Year : 2017  |  Volume : 19  |  Issue : 1  |  Page : 57-61

Sexual outcomes after partial penectomy for penile cancer: results from a multi-institutional study

1 Department of Experimental Medicine and Surgery - Urology, Tor Vergata University of Rome, 00133 Rome, Italy
2 Department of Urology, Biella General Hospital, 13900 Biella, Italy
3 Musumeci GECAS Clinic Gravina di Catania, 95127 Catania, Italy

Correspondence Address:
Dr. Valerio Iacovelli
Department of Experimental Medicine and Surgery - Urology, Tor Vergata University of Rome, 00133 Rome, Italy

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Source of Support: None, Conflict of Interest: None

DOI: 10.4103/1008-682X.168690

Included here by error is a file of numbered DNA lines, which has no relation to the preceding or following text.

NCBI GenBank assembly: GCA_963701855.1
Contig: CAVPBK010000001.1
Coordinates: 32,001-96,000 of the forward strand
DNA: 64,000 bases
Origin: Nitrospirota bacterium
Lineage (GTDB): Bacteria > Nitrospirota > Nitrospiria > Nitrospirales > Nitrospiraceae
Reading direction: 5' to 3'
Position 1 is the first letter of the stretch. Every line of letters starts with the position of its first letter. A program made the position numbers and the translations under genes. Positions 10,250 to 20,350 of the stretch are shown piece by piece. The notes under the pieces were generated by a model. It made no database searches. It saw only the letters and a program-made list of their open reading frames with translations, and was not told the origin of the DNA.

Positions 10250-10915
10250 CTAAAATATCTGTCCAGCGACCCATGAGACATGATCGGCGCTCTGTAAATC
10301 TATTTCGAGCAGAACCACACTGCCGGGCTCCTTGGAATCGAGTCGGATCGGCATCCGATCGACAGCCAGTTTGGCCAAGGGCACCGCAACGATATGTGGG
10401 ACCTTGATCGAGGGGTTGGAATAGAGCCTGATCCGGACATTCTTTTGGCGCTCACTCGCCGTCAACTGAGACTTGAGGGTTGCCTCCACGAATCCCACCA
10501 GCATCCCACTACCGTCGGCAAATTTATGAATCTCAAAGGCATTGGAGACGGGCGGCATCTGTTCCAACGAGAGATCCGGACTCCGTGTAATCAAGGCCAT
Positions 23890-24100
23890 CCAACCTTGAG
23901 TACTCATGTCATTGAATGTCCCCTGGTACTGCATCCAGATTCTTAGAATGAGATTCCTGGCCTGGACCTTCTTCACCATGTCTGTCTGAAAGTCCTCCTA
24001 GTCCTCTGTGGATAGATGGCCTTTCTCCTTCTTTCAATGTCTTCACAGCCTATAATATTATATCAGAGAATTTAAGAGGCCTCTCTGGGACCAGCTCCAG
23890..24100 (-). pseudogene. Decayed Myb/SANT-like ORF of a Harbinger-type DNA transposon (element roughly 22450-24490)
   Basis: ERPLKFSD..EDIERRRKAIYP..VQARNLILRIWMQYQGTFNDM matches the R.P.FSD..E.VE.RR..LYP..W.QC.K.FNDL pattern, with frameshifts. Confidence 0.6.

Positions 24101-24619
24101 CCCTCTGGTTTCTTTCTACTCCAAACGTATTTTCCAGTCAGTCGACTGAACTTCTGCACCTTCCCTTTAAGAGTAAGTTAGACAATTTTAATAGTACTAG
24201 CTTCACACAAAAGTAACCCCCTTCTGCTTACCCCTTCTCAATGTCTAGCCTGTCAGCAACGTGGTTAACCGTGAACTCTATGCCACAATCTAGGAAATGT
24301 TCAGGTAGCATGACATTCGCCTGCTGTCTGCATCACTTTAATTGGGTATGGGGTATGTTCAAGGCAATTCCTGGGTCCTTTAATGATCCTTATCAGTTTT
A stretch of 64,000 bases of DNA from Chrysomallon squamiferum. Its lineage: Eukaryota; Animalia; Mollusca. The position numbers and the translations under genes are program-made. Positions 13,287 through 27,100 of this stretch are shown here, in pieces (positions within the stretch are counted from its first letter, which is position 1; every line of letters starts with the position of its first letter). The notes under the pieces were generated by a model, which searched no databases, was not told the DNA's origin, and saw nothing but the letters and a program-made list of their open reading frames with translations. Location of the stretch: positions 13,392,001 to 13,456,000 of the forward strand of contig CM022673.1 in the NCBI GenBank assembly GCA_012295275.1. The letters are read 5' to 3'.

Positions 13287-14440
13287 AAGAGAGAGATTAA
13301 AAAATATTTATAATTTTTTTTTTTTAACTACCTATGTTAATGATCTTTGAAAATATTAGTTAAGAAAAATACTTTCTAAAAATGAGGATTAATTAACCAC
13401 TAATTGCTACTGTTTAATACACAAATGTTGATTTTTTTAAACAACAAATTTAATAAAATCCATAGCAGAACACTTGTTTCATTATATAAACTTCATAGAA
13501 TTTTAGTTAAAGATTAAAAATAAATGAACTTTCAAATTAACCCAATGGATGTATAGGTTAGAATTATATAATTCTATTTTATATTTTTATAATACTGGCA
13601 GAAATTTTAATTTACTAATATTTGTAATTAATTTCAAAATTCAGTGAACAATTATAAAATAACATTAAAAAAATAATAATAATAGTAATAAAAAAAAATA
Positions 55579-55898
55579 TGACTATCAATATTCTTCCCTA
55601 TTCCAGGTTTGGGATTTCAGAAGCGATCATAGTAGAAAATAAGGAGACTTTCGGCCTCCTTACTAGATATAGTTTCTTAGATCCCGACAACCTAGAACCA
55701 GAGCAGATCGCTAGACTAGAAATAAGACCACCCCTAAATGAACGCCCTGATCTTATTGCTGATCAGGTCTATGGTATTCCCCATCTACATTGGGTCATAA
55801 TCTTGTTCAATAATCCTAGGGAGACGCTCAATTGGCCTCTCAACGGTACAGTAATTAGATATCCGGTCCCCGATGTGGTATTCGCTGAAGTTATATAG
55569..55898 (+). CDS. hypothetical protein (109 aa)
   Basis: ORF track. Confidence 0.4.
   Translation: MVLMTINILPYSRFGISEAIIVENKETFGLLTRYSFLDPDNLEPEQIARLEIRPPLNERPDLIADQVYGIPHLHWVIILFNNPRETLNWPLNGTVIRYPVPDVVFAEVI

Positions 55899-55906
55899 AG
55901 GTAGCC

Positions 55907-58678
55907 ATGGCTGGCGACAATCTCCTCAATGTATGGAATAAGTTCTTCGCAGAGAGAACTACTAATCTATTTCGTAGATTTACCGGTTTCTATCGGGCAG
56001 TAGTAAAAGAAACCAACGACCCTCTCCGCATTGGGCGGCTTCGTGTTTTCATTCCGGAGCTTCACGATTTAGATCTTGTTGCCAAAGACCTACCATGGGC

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Penile cancer is an uncommon malignancy. Surgical treatment is inevitably mutilating. Considering the strong impact on patients' sexual life we want to evaluate sexual function and satisfaction after partial penectomy. The patients in this study (n = 25) represented all those who attended our institutions and were diagnosed and treated for penile cancer from October 2011 to November 2013. All patients underwent partial penectomy and followed-up (mean: 14 months; range: 12-25). Sexual presurgical baseline was estimated using the International Index of Erectile Dysfunction 15 (IIEF-15). Sexual outcomes of each patient were estimated considering four standardized and validated questionnaires. We analyzed the means and ranges of IIEF-15 including erectile function (IIEF-1-5 and -15), orgasmic function (IIEF-9 and -10), sexual desire (IIEF-11 and -12), intercourse satisfaction (IIEF-6-8), and overall satisfaction (IIEF-13 and -14). Then, we also used Quality of Erection Questionnaire (QEQ), Erectile Dysfunction Inventory of Treatment Satisfaction (EDITS) and Self-Esteem and Relationship (SEAR) to evaluate the sexual function and satisfaction of our patients. The final results showed that penile cancer leads to several sexual and psychosexual dysfunctions. Nevertheless, patients who undergo partial penectomy for penile cancer can maintain the sexual outcomes at levels slightly lower to those that existed in the period before surgery.

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